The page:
Closed Loop Water Treatment Services

 

Typical heating or coolings systems includes three types of loops: a chilled water loop, a refrigerant gas loop and a cooling tower water loop. These types of closed loop systems are susceptible to leaks that can lead to contamination-forming corrosion and bacteria in the cooling water that may ultimately cause a total system failure.

 

Chardon Laboratories can provide effective chemical treatment for closed loop systems that can prevent leakage and other troublesome issues from occurring. Our ISO-certified technicians can perform a wide range of services that will keep your closed loop water cooling system operating at peak efficiency, while also minimizing the risk of extensive damage. This includes minor preventive maintenance steps such as changing filters, pH and conductivity testing as well as complete cleaning and flushing and much more.

 

Our Closed Loop System Cleaning and Flushing Procedure

 

Our proven technique for cleaning and flushing closed loop systems is a highly effective solution for preventing microbiologically influenced corrosion (MIC), a leading cause of closed loop leakage. MIC occurs when bacteria colonizes and begins to feed on the system’s iron surfaces. We implement a three-step cleaning and flushing process consisting of a non-acid chemical cleaning, a thorough flushing to remove iron deposits and the application of a biocide to sterilize the system and kill any remaining bacteria. This provides an extremely effective defense against the formation of MIC.

 

Other Methods for Preventing Corrosion in Closed Loop Water Systems

 

Chardon Labs implements a number of effective techniques for preventing corrosion. We work with the dissolved solids within the system,to render the water less aggressive, and thus, less corrosive. We accomplish this by utilizing the various proprietary chemicals to treat the water.

 

We also eliminate corrosion by maintaining the optimal pH level in the loop water within the noncorrosive range. This can be achieved by adjusting the pH with various chemicals. Controlling the pH will also help with problems associated with iron.

 

In closed looped systems that have no exposure to air, the best way to minimize the risk of corrosion is removing oxygen from the water. This will slow the spread of corrosion on metal surfaces. The implementation of the proper water treatment chemicals removes oxygen, thereby reducing the risk of corrosion.

 

Another method we employ for preventing corrosion is the use of compounds that form protective films on closed loop system surfaces. These chemicals will protect and passivate metallic surfaces.

 

Contact Our Closed Loop Water Treatment Company to Learn More

 

Contact Chardon Laboratories to learn more about chemical treatment for closed loop systems and our other effective treatment solutions today.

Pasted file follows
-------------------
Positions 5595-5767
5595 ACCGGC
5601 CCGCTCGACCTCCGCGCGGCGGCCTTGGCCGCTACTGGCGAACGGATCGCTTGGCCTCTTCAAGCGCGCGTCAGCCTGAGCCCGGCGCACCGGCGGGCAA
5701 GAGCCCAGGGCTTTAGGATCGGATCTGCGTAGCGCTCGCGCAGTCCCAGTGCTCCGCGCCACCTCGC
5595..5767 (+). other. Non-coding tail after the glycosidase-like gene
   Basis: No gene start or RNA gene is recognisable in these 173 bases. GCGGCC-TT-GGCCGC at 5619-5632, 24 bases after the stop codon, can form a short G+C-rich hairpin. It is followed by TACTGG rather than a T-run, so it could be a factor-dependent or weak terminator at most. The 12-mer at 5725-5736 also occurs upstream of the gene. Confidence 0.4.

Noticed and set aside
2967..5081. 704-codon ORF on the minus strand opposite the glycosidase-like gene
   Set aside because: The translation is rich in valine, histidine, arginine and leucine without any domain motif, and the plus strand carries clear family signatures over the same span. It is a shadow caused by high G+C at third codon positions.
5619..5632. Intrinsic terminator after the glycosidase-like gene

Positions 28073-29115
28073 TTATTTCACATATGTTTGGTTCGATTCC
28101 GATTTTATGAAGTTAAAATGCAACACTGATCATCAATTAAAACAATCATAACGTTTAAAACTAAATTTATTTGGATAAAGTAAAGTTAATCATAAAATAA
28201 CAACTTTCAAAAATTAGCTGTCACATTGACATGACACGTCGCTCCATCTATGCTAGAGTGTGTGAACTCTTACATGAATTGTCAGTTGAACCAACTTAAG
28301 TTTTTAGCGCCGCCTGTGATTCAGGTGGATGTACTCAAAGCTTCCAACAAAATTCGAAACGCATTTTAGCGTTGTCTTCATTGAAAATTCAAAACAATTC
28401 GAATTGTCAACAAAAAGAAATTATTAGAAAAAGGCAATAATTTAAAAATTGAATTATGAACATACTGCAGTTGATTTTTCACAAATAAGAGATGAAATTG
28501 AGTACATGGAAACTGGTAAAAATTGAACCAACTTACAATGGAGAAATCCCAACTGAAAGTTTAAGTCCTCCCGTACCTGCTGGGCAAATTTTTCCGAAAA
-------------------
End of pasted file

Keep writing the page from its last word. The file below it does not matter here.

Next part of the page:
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Loop Treatment Professionals

Your closed loop system is just as susceptible to malfunction as any open system. Undiagnosed leaks permit air to enter the system, allowing for corrosion and bacteria to begin contaminating the cooling water.
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How Chardon Helps

Filters must be changed regularly, and pH and conductivity must be tested to prevent corrosion and deterioration of components to allow for adequate heat transfer efficiency. Your closed loop may be corroding from the inside out and you might not even know it. A proper flush and regular testing of the loop water is required to ensure the longevity of the entire system.

Contact Us today to request a free evaluation of your closed loop system and find out the potential savings you could missing out on.

“We don’t sell chemicals, we sell clean systems.”

 

 

Cleaning and Flushing Procedure for Closed Loops

If it’s a closed loop, why does it need to be flushed? In theory, water should never leak out of a closed loop.  While there are closed loop systems that rarely lose water, most closed systems lose a small amount of water during the course of normal operation.  This typically happens when pump seals leak or molds are changed.  Unfortunately, most closed loop system designs do not account for this lost water by automatically adding closed loop treatment as make-up water is added to the loop.  The make-up water not only dilutes the corrosion inhibitor and reduces its effectiveness, but also adds oxygen which can promote corrosion on many surfaces.

What happens to corrosion by-products in a closed loop? The corrosion inhibitor treatment level decreases in the loop as make-up water is added to replace leakage.  Corrosion by-products tend to accumulate in closed loops since the water recirculate without blow down.  Iron is the most common corrosion by-product in closed loops.  Even though some iron is lost through leakage, the reduced treatment level rapidly exceeds the ability of the leak to control the amount of iron dissolved in the water.  As the concentration of iron increases, the solubility is exceeded, and precipitation occurs.  This results in iron deposits.